Ruling China from 1949 until his death in 1976, Mao Zedong may be one of the world’s most important individuals, as he helped shape the way that China looks today.

As authoritarian dictator (or more politely called a ‘communist leader’), Mao was responsible for modernizing China by increasing the level of education and healthcare. He was also responsible for the deaths of nearly 50 million people, after one of his campaigns led to the deadliest famines in world history.

It’s pretty hard to provide great healthcare if your population is dying of starvation.

When Mao died in September of 1976, China knew that it was in big trouble. If policies didn’t change, the People’s Republic of China was set to completely collapse.

While this crisis was going on in mainland China, the British controlled area of Hong Kong was flourishing. Low taxes, strong property rights, and an orderly legal system fostered an economy that was in stark contrast to communist China.

And the Chinese took note. They understood that if China was to make a transition into the 21st century, massive action would need to be taken – and that would have to happen fast.

So, the new Chinese government set out to implement a series of SEZ’s (Special Economic Zones) that would replicate many of Hong Kong and the Western World’s policies. This included strong property rights, low taxes, zero trade tariffs, and a variety of other pro-business incentives.

The first SEZ was set up in 1980 in the city of Shenzhen in Southern China. The population at the time was around 30,000 people and the local economy mostly depended on farming and fishing. Now fast forward to today…

Shenzhen now has a population of over 12 million people and their economy has seen double digit growth for almost 30 years. All of this because of pro-business incentives, which fostered today’s evil word – capitalism.

Even though there is a trend to demonize capitalism, the actual roots are quite simple. People are motivated when they get rewarded for their work. And the more they get rewarded, the harder they work.

Capitalist societies have always attracted those who are looking to better their lives. We can look at any of the top performing economies of today and see a long line of people who are attempting to gain access – either by business relations, residency, or citizenship.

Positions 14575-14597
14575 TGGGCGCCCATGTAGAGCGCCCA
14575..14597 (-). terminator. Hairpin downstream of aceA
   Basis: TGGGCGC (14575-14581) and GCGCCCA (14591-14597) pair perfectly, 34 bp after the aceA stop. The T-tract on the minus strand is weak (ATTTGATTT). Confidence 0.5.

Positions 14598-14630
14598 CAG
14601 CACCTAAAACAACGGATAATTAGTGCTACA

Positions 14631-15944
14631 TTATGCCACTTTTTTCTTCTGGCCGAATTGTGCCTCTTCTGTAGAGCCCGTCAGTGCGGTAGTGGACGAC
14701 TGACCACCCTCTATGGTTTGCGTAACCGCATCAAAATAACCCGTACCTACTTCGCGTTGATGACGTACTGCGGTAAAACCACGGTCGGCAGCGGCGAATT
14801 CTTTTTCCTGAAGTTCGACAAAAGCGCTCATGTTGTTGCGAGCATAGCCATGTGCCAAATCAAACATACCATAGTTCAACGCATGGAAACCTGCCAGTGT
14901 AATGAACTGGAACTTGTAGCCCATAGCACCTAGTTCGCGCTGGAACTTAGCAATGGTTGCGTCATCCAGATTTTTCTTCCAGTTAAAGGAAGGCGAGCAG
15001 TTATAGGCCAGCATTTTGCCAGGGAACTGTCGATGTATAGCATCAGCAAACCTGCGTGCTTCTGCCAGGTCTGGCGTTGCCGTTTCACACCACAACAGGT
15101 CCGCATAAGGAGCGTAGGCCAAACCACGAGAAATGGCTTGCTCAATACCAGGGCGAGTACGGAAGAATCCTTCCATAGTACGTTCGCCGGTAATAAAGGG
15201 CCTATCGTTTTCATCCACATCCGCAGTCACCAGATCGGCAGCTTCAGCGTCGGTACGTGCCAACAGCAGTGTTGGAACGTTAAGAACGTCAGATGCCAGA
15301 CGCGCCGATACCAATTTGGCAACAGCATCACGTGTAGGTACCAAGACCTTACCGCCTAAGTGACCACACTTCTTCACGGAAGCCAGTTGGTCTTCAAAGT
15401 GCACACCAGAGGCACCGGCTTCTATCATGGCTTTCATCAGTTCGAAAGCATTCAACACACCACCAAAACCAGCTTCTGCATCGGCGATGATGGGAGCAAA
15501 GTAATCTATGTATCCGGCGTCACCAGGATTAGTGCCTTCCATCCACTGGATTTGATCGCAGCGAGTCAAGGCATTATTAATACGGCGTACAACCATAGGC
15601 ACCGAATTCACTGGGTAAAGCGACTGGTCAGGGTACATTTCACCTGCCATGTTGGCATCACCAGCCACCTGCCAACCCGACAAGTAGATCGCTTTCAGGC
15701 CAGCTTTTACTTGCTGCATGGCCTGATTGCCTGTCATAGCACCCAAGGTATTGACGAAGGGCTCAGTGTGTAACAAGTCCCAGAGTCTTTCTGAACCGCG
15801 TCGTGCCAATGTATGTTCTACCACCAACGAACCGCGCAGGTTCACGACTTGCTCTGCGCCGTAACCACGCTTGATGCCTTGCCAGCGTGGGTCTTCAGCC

Nowhere else in the world is this more apparent than in Shenzhen, China. In the below graphic, we can see population growth of Shenzhen. The blue represents the population with permanent registration, while the red represents the population with non-permanent registration.

Clearly, the non-permanent population is dominant. These people – in the red group – are capitalists. They are people who have specifically come to Shenzhen to take advantage of the pro-business market. They want to be rewarded well for their hard work, and the transformation of Shenzhen clearly illustrates this work ethic.

Now, it’s easy to look back at Shenzhen’s story and see how this Asian city made it’s incredible transformation. But, at the time, nobody thought it would work. The negativity surrounding China was too strong for anyone to have guessed that China would be incubating some of the most technologically advanced cities in the world.

But it’s true. That’s exactly what happened. The pro-business environment ended up attracting some of the hardest working, brightest, and most successful people. And these people ended up transforming Shenzhen.

So the question now becomes, “Where is the next Shenzhen?”

And I answer that question with another, “Where are people incentivized the most?”

Today, there are many of these locations. Typically they are categorized as a tax haven, or some other derogatory name. Places like Singapore, Dubai, and Monaco have long attracted those who are looking to be treated with the least amount of regulation and taxation.

However, most of these locations (especially the three above) have high barriers to entry. Expensive real estate, competitive business environments, and difficult immigration laws make it nearly impossible for someone starting out to set up shop there.

There are many other options throughout the world, but right now, there are none that are more attractive than Puerto Rico.

You’re already hear about the multiple different tax incentives that are available right now, and you’ve also heard about the real estate opportunities that are everywhere.

But, you probably haven’t heard about the actual community that is growing. I’m talking about the people who are moving to Puerto Rico to set up their businesses and establish residency on the Caribbean island.

This grassroots community is real. There are doctors, online entrepreneurs, real estate developers, investors, and all kinds of successful individuals migrating to Puerto Rico.

Of course, you’ll hear nothing about this on the news. That’s not exciting. Power outages, budget issues, and social unrest is what the news likes to focus on.

The reality is that many high-performers are taking the leap and moving to Puerto Rico. If you go to any coffee shop in downtown San Juan, you’ll over hear all kinds of interesting conversations. You’ll hear groups of people discussing how to expand their business, you’ll hear others talking about how to become more successful.

So, will Puerto Rico become the next Shenzhen? Probably not.

But, I’m willing to bet that in 10 years, we’ll look back on this time and think, “That was so obvious! Of course Puerto Rico was going to bounce back! Anytime you incentivize a bunch of high-performing, successful people to congregate in one area, that area ends up becoming properous.”